A court filing unsealed late Wednesday shows that the U.S. Department of Justice (DOJ) made a highly misleading argument to an appeals court in October during a hearing on the constitutionality of National Security Letters (NSLs).
On October 8, the Electronic Frontier Foundation argued before the United States Court of Appeals for the Ninth Circuit that provisions in the USA PATRIOT Act that prohibit service providers from discussing NSLs they may have received violates the First Amendment. During the hearing, the judges’ questioning addressed concerns that the government is using its NSL authority to stifle recipients’ constitutionally protected right to comment on the government’s actions. But DOJ Attorney Douglas Letter countered that these companies are free to discuss the “quality” of NSLs letter they received from the FBI—a claim that contradicted the government’s prior position and turned out not to be true.
Following the hearing, EFF’s clients requested that the DOJ reconcile the statement Letter made to the court with the department’s longstanding contention that companies could not discuss having received NSLs at all. In response, the DOJ filed a letter with the court admitting that Letter’s statements were incorrect, reaffirming its position that the broad gag includes any statement about the NSLs they have received. The DOJ also apologized to the court.
EFF Legal Director Cindy Cohn issued the following statement in response to the retraction:
EFF’s clients have consistently challenged the indiscriminate use of gag orders in combination with National Security Letters. In particular, they have challenged the government’s contention that NSL recipients can’t even use their experiences receiving overbroad NSLs to push for reform in Congress or in the broader public debate. This is especially the case now that the USA FREEDOM Act, which has some limited NSL reform, is going to be discussed in the Senate.
At the oral argument, the judges were very concerned that the government is using its NSL authority to stifle recipients’ constitutionally protected right to comment on the government’s actions. We were surprised to hear, in response to those concerns, the government retreat from its position that the NSLs gags prevent recipients from talking about "very fact of having received" an NSL.
When we wrote to the government asking if this new position meant that our clients could indeed talk about the quality of the NSLs they have received, the government retracted its statements to the court and apologized. But it's troubling that we had to raise the issue before the government addressed it and that it seems the government was willing to let the court believe that the gag was narrower than it actually is in order to win the case.
EFF represents two companies challenging NSLs—a telecom company and an Internet company. The names of these companies remain under seal, as the government continues to insist that even identifying them might endanger national security. In March 2013 a federal district court judge in San Francisco agreed with EFF and ruled the NSL provisions unconstitutional, barring future NSLs and accompanying gag orders. That ruling was stayed pending appeal, however, and the district court has subsequently enforced separate NSLs—including NSLs issued to both EFF clients—and indicates that it will continue to do so until the Ninth Circuit rules on EFF’s challenges.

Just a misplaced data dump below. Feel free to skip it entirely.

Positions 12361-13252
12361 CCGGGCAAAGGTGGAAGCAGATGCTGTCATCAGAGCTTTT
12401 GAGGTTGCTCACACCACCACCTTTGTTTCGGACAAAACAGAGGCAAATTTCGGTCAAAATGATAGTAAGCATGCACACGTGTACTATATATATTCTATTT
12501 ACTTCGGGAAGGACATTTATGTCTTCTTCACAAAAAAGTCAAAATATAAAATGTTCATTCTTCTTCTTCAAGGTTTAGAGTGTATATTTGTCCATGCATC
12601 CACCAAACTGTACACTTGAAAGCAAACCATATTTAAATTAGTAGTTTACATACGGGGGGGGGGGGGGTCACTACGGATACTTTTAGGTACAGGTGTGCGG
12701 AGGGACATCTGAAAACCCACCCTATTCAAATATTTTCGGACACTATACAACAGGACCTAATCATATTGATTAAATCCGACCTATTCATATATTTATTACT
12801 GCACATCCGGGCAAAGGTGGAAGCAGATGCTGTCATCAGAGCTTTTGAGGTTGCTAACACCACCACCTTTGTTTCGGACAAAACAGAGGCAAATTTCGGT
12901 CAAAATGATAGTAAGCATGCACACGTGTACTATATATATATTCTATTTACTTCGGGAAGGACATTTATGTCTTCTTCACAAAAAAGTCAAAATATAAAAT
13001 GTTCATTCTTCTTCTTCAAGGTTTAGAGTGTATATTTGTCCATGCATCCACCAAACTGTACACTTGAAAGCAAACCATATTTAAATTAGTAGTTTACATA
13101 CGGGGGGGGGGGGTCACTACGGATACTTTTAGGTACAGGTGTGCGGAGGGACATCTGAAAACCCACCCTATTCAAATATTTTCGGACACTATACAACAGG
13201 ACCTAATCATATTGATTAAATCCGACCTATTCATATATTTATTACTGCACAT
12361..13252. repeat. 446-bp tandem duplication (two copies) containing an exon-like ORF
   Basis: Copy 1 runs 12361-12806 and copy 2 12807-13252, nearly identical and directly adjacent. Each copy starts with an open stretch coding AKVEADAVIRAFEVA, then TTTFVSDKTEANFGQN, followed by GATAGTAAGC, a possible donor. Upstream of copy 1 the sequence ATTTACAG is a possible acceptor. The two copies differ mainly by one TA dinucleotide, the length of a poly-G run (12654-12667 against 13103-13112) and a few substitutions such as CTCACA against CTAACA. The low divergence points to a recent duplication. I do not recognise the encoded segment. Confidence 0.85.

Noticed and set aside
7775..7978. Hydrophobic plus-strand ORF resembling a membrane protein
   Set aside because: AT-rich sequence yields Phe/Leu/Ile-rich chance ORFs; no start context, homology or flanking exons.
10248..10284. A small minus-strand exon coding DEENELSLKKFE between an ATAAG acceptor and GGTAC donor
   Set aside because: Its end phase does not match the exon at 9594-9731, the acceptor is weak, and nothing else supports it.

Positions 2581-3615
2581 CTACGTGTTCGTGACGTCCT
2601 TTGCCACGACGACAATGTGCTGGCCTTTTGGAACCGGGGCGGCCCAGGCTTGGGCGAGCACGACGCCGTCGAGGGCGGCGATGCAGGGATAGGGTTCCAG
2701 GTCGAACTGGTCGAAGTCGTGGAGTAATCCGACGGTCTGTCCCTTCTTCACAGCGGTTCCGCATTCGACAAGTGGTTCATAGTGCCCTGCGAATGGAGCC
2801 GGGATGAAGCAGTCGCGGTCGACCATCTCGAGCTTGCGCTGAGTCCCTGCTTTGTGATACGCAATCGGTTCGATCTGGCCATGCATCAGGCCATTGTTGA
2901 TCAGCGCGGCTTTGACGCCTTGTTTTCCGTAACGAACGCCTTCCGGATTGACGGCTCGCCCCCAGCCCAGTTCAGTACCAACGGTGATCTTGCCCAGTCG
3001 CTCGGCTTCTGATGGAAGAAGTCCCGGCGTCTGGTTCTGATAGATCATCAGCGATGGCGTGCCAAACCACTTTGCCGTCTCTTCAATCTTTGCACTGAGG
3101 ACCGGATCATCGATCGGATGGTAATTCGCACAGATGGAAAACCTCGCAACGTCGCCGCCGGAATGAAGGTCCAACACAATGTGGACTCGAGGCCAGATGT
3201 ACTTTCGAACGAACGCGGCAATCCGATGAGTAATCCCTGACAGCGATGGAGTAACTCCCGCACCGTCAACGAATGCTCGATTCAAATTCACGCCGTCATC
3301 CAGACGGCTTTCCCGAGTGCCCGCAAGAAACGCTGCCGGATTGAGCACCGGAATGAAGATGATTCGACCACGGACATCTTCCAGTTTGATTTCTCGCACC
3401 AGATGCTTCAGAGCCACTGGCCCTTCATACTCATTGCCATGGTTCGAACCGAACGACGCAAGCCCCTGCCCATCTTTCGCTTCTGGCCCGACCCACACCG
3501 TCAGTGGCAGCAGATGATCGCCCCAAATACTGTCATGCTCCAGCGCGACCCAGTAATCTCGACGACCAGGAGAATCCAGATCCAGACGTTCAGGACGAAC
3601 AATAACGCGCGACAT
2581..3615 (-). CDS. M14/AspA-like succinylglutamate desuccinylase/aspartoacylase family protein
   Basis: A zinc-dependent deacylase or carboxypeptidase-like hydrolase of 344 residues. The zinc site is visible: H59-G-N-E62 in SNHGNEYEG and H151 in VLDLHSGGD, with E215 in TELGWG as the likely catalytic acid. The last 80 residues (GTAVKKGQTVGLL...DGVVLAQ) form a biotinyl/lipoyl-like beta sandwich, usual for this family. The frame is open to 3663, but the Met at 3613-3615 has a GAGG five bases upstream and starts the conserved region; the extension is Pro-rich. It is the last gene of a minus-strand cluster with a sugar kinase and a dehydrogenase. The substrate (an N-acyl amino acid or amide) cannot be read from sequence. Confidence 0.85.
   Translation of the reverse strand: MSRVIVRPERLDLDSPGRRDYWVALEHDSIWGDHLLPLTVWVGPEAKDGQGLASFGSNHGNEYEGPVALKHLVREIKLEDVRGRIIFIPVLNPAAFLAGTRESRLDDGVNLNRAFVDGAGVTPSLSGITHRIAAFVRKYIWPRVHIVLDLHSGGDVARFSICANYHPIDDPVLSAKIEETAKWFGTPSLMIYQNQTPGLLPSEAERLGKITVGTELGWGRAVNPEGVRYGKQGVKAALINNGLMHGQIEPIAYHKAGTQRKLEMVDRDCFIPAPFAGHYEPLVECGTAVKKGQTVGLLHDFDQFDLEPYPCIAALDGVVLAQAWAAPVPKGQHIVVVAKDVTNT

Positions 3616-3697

Here's what Doug Letter originally told the court (mp3 available here):
There is a category that the deputy attorney general provided that recipients can make disclosures and there is a category of 0-249 so recipients can disclose that. They’re allowed to disclose within these bands. And they can fully participate in the public debate, they can say as we have disclosed we’re in that band 0-249 and it can say the very things that [EFF Senior Staff Attorney Kurt Opsahl] said they can’t. They can say and we think the government is asking for too much in many of the NSLs we received and we want to talk to our fellow recipients and see if they too have felt that there’s too much and we think Congress ought to do something about that. They can do all of that. There’s nothing that says that they can’t comment, they’re allowed to make specific comments about quantity, there’s absolutely no ban on them commenting on the quality of those they’ve received.
Here's an excerpt from the subsequent retraction:
In the course of discussing disclosures described in this letter, approximately 49 minutes into the Court's recording of the argument, government counsel indicated that if a company discloses that it is in one of these two bands starting with zero, it could publicly discuss the fact that it had received one or more NSLs and could discuss the quality of the specific NSL(s) that it had received. That suggestion was mistaken. The district court correctly noted that “the NSL nondisclosure provisions . . . apply, without distinction, to both the content of the NSLs and to the very fact of having received one."
For the full text of the Justice Department's letter: